Adding States

User interfaces are designed to present different interface configurations in different scenarios, or to modify their appearances in response to user interaction. Often, there are a set of changes that are made concurrently, such that the interface could be seen to be internally changing from one state to another.

This applies generally to interfaces regardless of their complexity. A photo viewer may initially present images in a grid, and when an image is clicked, change to a detailed state where the individual image is expanded and the interface is changed to present new options for image editing. At the other end of the scale, when a button is pressed, it may change to a pressed state in which its color and position are modified so that it appears to be pressed down.

In QML, any item can change between different states to apply sets of changes that modify the properties of relevant items. Each state can present a different configuration that can, for example:

  • Show some UI items and hide others.
  • Present different available actions to the user.
  • Start, stop or pause animations.
  • Execute some script required in the new state.
  • Change a property value for a particular item.
  • Show a different view or screen.

The State pane displays the different states of the component in the Design mode. The State pane is collapsed by default to save space. Select Expand in the context menu to view the whole pane.

"State pane"

To add states, click the button. Then modify the new state in the editor. For example, to change the appearance of a button, you can hide the button image and show another image in its place. Or, to add movement to the screen, you can change the position of an object on the canvas and then add animation to the change between the states.

To determine when the state should be applied, select Set when Condition in the menu and specify a when property for the state.

You can preview the states in the State pane and click them to switch between states on the canvas.

Using States

QML states typically describe user interface configurations, such as the UI controls, their properties and behavior and the available actions. For example, you can use states to create two screens.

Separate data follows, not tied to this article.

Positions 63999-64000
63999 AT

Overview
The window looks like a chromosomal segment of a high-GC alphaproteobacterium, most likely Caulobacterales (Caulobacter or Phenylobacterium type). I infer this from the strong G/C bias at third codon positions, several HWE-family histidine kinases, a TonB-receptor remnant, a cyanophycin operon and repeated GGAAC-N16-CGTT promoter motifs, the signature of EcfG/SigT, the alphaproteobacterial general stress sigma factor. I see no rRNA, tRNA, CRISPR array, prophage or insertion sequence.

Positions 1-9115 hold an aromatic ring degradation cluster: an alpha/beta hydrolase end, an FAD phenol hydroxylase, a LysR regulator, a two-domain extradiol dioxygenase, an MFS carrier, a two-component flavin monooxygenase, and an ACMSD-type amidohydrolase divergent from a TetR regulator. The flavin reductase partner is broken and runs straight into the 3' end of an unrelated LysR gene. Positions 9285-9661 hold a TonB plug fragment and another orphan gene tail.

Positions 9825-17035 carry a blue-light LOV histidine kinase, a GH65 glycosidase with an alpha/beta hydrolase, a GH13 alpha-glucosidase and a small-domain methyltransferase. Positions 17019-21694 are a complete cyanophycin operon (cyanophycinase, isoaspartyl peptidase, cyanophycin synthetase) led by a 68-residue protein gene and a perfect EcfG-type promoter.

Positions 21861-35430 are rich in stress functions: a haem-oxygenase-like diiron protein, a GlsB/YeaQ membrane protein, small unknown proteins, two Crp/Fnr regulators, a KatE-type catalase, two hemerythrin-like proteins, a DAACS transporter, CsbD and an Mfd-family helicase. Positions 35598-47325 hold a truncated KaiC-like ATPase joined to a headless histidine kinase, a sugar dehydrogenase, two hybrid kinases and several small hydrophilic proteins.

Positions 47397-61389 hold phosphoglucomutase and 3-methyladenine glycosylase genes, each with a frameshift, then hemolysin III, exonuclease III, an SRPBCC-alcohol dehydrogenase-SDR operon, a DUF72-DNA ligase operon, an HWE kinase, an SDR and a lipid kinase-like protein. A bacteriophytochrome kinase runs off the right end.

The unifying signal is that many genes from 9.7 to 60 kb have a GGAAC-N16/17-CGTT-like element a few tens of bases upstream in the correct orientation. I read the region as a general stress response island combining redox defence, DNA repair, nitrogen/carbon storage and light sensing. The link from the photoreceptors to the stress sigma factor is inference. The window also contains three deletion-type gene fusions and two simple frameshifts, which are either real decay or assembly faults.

To add states, click the empty slot in the States pane. Then modify the new state in the Form Editor or the Properties pane.

"States pane"

The properties that you change in a state are highlighted with blue color. In the Text Editor, you can see the changes recorded as changes to the base state.

To keep the QML code clean, you should create a base state that contains all the types you will need in the application. You can then create states, in which you hide and show a set of items and modify their properties. This allows you to:

  • Align items on different screens with each other.
  • Avoid excessive property changes. If an item is invisible in the base state, you must define all changes to its child types as property changes, which leads to complicated QML code.
  • Minimize the differences between the base state and the other states to keep the QML code short and readable and to improve performance.
  • Avoid problems when using transitions and animation when changing states.

To create screens for an application by using states:

  1. In the base state, add all items you will need in the application (1). While you work on one screen, you can click the icon to hide items on the canvas that are not part of a screen.
  2. In the States pane, click the empty slot to create a new state and give it a name. For example, Normal.
  3. In the Properties pane (2), deselect the Visibility check box or set Opacity to 0 for each item that is not needed in this view. If you specify the setting for the parent item, all child items inherit it and are also hidden.

    "Designing screens"

  4. Create additional states for each screen and set the visibility or opacity of the items in the screen.
  5. To determine which view opens when the application starts, use the Text Editor to set the state of the root item of the .qml file, as specified by the following code snippet:
    Item {
        state: "Normal"
    }

Animating Transitions Between States

To make movement between states smooth, you can specify transitions. You can use different types of animated transitions. For example, you can animate changes to property values and colors. You can use rotation animation to control the direction of rotation. For more information, see Animation and Transitions in Qt Quick.

You can use the ParallelAnimation type to start several animations at the same time. Or use the SequentialAnimation type to run them one after another.

You can use the Text Editor to specify transitions. For more information, see Transition.

Available under certain Qt licenses.
Find out more.